Vehicle content theft.
Somebody left an unopened bottle of water in their car. After receiving their car back from the valet service, this is what they discovered...
How 'bout that? They helped themselves to the customer's water OR they forgot to lock the car and a passing street bum gulped down the water. My guess is a classless valet worker—who doesn't care if he loses his job—did that.
I have the opinion that some valet workers are real scum. (SOME.) Stealing from a customer... that's what a scumbag does. They take your spare change in the cup-holder. They help themselves to your chewing gum, etc.
Two very nice cars were just stolen from a country club's valet parking service.
According to this May 31rst article, a car drove up. Two men got out. One got into a 2015 Mercedes "S55." The other hopped into a 2014 Mercedes S550. The valet service had left the keys inside both. The car thieves immediately drove the two cars away. Their accomplice in the arriving vehicle also drove away.
That S55 might be a typo. The writer probably meant S65. That's a $222,000 car. The S550 is around $100,000. Pretty good haul, huh?
Generally, valet parking services are sloppy when it comes to key security. Here is another example of how a valet service can lose your car to a thief...
The presence of a veneer of class at a luxury hotel doesn't always mean you'll get class when an issue develops...
In this TripAdvisor post, a first time visitor to the SLS Las Vegas—who had just spent $700 on a dinner outing there—experienced the disappearance of his brand new Ray-Ban sunglasses after using the SLS' valet parking service. According to this person's post, the SLS told him the loss of his sunglasses was completely his fault and they weren't going to do anything about it.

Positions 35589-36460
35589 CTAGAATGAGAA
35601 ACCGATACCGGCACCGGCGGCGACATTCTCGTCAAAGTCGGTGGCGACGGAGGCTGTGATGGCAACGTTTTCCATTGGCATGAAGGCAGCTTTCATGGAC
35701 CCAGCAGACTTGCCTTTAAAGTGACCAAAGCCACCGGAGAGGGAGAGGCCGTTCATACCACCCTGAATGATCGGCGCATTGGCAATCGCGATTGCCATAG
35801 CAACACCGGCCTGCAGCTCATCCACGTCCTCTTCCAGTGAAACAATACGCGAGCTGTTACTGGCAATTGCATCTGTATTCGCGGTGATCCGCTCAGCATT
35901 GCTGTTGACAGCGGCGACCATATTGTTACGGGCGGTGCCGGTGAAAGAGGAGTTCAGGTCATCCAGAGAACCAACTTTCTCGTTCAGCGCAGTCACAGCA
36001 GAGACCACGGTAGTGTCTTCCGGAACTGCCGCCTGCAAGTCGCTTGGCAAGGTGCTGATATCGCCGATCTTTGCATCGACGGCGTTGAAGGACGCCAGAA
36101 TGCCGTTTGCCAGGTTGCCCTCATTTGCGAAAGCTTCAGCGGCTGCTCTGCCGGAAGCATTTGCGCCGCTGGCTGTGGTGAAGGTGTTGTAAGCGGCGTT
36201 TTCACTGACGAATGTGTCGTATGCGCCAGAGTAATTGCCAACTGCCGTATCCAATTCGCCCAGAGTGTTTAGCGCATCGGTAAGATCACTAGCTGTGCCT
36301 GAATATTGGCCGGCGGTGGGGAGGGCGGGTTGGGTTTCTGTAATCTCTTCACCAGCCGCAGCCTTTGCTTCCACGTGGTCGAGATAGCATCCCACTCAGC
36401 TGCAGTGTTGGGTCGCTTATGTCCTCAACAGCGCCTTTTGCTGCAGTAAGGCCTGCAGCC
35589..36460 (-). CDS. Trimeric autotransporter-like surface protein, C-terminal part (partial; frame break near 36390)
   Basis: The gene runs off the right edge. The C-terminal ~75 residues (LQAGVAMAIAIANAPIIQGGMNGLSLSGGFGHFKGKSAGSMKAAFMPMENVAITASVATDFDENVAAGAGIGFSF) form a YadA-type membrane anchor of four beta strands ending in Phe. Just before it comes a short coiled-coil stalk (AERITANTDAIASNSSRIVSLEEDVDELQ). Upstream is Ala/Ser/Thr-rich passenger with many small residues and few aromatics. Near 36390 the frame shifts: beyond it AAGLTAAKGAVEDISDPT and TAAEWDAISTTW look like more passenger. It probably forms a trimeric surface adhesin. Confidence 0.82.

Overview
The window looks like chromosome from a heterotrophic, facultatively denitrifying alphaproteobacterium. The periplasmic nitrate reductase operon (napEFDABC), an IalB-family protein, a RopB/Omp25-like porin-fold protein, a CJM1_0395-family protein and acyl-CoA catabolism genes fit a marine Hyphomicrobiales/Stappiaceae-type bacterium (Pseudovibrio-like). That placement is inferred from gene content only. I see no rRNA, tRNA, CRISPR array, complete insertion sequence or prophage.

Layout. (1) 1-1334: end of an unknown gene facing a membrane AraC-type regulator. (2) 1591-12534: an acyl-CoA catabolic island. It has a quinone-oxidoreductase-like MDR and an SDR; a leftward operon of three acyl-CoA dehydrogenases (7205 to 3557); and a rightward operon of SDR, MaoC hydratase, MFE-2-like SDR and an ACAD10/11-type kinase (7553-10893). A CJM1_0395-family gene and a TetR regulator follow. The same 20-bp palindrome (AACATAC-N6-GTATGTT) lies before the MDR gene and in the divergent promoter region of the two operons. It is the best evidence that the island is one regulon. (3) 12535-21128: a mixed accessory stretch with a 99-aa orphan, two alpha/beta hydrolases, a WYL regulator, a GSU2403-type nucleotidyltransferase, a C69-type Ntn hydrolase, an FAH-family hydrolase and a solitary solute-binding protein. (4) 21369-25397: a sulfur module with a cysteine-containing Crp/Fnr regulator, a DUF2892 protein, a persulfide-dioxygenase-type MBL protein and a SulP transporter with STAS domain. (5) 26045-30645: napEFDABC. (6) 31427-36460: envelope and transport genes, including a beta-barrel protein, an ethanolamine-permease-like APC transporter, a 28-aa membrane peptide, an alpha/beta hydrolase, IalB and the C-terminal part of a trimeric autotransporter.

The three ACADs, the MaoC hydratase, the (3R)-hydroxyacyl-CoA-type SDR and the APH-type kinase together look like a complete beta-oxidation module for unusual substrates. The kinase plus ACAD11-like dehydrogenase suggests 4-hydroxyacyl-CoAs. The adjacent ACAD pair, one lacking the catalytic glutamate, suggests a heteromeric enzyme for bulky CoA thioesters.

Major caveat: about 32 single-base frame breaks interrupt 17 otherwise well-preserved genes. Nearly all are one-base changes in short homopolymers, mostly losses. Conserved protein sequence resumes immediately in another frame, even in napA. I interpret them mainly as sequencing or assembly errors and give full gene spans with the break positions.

It's actually possible that the loss of the glasses is not the valet service's fault. For example, one time I brought out somebody's Porsche. It was parked in a very tight space. With my long legs I had to be a contortionist to get into the car. The next time I was in the garage, I saw sunglasses on the garage floor in the space where the Porsche had been parked. I must have somehow knocked the glasses out of the car. We didn't have this fella's phone number or any contact info. (He probably thought I stole them and vowed never to return.)
It's also possible the valet left the car unlocked and a passerby took this customer's glasses.
Well, the SLS should have made efforts to appease this customer anyway. That's what a classy hotel should do. But in this case it appears they decided they were better off burning bridges with this customer (which surprises me).
*This SLS property is having labor/union issues.
Restaurant valet smashes customer's car, gets ticketed and a date in court. Valet service tells customer not to file a claim with them, but their own insurance company.
The victim of this incident asked the lawyer community at Avvo.com about how to respond to this. You can read the lawyers' responses HERE.
Why would a valet service do this? First, they probably have a very large deductible. Like $5000 or $10,000 or more. Second, claims can lead to increased insurance premiums or being dropped.
Generally, valet parking services will do whatever it takes to squirm their way out of a damage claim.
Just another valet worker (apparently) getting high on the job...
That's somebody working at a hospital valet parking service.